sábado, 14 de enero de 2017

Sharing back a resource... Chau for past tense

I love the "story" in this music video! I used it for the "school unit" in Spanish 1 and blogged about it here and here. And Elena López added to the unit and improved it here.

And now, another teacher, Catherine Laflin, recently sent me a message and shared two adaptations of the slideshow and unit packet. She changed everything to be in the past tense and used it with her Spanish 2 class. She has done a ton of work doing this, including creating online activities to use with the story. She has given me permission to share her two resources here in case anyone else wants to use them. Thanks so much Catherine!!

Here is her adapted slideshow (click here to make a copy and make changes):
And here is the link to her unit packet

I love it when teachers share back new, improved, and/or different takes on things that I share! So, if anyone else has done the same, let's keep helping each other and making our classrooms better places for students... share back and let me know if I can share it here!

lunes, 2 de enero de 2017

Puerto Rico: Echar Pa'lante

Image result for echar pa'lante puerto ricoI am currently taking a one credit course about Puerto Rico and I am learning a ton! Puerto Rico is part of the United States, but I only really mention Puerto Rico once in a while. I don't have a unit about it in any level, but I will now because as part of the course, I have to create a "lesson plan" to teach about one of the themes of the course. I decided to focus on the current economic crisis in Puerto Rico. If you want to become familiar with it, I recommend doing one (or all) of the following:

The slideshow below (click here if you want to make a copy and adapt) will help guide me through the unit. And this unit packet explains the objectives of the unit (in a format that I have to do for the course that I am taking) and has a variety of activities that students will be doing.

One of the essential parts of the unit is the song and video "Echar Pa'lante" (which is actually a remake of the song "No hago más na'"). Below the video is a screenshot of the embedded reading that I made so that students can understand the song. I also created some activities for students to do with those readings (see pages 9-15 of unit packet).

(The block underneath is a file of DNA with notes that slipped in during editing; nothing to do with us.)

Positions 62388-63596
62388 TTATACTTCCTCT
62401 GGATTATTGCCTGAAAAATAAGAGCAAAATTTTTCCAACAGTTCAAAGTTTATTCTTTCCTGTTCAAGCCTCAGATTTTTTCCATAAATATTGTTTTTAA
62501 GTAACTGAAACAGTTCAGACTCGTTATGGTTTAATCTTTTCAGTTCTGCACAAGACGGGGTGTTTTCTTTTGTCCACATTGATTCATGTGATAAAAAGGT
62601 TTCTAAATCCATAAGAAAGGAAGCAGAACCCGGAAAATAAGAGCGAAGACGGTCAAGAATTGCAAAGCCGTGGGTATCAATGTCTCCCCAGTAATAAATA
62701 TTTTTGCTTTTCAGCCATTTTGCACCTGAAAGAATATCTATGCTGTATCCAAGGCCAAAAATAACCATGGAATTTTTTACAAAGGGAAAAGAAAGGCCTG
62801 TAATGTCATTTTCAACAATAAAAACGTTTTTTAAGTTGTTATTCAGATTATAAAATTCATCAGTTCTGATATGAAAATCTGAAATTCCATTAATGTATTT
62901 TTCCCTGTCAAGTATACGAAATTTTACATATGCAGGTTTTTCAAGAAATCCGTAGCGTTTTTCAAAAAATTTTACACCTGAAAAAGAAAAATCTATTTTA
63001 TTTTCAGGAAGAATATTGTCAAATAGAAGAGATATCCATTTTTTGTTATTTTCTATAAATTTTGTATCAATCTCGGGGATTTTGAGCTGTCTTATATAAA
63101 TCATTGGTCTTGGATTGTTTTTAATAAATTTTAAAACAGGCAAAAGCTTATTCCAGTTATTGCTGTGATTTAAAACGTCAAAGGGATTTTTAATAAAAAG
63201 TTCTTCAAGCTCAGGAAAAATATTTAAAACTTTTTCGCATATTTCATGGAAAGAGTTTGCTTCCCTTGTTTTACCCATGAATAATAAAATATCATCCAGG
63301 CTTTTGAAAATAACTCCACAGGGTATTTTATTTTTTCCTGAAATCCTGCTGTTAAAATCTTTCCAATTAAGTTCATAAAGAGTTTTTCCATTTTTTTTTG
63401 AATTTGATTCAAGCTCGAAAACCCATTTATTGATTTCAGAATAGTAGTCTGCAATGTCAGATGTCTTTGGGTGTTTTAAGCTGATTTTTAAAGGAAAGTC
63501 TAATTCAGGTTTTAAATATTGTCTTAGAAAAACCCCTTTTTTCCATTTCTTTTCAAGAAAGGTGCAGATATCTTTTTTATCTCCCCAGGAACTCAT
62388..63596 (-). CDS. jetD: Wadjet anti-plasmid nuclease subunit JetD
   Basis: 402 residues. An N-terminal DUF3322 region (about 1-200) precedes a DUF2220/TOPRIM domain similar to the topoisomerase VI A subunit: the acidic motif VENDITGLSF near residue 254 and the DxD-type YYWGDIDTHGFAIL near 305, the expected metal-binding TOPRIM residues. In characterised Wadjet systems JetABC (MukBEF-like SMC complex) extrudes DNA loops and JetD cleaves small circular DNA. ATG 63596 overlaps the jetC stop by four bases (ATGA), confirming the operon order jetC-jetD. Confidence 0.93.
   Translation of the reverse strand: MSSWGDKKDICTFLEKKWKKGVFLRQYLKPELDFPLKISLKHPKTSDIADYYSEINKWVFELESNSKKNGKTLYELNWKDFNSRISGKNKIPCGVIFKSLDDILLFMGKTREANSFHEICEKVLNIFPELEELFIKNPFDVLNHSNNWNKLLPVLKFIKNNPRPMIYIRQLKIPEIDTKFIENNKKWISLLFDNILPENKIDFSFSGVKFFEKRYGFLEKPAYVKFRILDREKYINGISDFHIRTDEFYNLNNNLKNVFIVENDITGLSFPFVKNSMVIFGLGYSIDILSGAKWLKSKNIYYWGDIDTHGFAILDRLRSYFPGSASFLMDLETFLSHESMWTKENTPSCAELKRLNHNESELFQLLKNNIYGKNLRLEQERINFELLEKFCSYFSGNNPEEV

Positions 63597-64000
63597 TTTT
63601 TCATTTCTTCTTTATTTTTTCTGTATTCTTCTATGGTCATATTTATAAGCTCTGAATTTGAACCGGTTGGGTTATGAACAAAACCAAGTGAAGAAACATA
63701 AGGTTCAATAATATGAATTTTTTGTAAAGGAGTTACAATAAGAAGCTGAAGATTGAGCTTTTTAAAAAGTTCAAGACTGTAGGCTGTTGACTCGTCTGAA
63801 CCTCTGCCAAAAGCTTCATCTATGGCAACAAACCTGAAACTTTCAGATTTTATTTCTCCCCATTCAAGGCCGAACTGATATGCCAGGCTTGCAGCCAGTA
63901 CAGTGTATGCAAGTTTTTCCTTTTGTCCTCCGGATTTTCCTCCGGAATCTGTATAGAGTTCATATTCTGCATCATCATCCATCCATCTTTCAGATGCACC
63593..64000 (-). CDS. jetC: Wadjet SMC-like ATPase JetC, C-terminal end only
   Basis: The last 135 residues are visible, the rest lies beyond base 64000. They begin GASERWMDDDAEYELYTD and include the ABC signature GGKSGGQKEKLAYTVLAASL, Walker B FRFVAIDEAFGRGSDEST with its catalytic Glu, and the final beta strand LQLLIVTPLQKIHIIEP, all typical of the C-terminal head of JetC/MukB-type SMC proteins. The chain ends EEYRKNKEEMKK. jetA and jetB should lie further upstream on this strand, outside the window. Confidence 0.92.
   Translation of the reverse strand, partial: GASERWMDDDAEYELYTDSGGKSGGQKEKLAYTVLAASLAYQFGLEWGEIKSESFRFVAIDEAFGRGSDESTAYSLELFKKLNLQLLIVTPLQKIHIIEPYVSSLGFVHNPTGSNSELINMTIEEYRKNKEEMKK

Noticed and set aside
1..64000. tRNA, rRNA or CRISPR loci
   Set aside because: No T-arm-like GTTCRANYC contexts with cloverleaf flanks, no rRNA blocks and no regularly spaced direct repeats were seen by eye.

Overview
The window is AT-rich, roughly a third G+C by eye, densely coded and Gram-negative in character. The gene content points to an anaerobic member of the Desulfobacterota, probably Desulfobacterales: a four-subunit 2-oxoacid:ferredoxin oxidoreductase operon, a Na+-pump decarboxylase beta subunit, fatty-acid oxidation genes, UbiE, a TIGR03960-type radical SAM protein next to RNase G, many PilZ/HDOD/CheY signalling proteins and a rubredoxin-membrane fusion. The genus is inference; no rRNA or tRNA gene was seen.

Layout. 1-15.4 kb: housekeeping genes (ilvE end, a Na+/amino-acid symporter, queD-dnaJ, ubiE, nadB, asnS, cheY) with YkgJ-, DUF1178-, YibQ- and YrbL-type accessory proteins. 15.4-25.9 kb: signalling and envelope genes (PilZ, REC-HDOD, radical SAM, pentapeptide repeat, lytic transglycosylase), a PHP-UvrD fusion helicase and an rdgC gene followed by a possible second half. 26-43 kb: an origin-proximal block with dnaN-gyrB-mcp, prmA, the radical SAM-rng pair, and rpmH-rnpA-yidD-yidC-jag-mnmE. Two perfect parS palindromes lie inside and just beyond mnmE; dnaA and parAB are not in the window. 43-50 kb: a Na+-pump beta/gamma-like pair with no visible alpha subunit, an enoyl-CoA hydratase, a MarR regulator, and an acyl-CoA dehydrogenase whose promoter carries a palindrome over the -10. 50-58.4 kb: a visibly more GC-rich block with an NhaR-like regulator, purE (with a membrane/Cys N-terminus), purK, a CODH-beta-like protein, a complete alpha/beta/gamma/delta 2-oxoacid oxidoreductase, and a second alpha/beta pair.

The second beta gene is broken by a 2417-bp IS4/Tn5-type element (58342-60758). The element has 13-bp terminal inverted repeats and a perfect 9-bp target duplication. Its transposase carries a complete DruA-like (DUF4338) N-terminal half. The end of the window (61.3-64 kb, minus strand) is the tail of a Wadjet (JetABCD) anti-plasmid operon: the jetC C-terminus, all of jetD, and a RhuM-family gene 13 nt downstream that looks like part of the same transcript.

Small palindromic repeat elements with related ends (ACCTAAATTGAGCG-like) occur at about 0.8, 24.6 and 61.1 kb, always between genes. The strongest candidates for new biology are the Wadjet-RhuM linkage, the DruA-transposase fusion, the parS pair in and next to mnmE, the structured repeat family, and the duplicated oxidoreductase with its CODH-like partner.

There are a variety of other activities in the unit packet, including: essential questions, possible evaluations, prefabricated notes for students to fill in as I explain things to them, two quizlet live links to review and learn about Puerto Rico, a list of professions shown in the video, four embedded reading activities, a cierto/falso activity about one of the embedded reading, questions related to the song and students' own daily lives and beliefs, and a rubric for the evaluación escrita at the end of the unit.

lunes, 19 de diciembre de 2016

Casa Dividida... perspectivas diferentes de Cuba

Image result for Casa dividida chris mercerI have always wanted to do a unit on Cuba in my Cultura y Civilización (Spanish 4/5) course, but never have because I have never been able to focus the unit. There is so much to explore: the history of Cuba, the indigenous population, the African influence on culture, the Spanish influence on culture, Batista, poverty, freedom of speech, education, health care, exile, music, poetry, Che, Fidel, Miami, US intervention, the embargo, sugar... and so many varied perspectives (see here for an extremely short video that shows some perspectives). But, I have finally found an excellent resource that can help me pull it all together, the book Casa Dividida by Chris Mercer.

This book tells the compelling story of two families, both of whom are impacted by Fidel Castro's government. Here is the description from the TPRS Books website: 

Appropriate for level 3 and 4 classes, José, the son of one of Cuba’s wealthiest tobacco tycoons, and Luisa, a peasant sugar cane cutter, see their country turned upside-down by the Cuban Revolution. They are then faced with a choice. Stay and defend the Revolution? Or flee and fight for its end?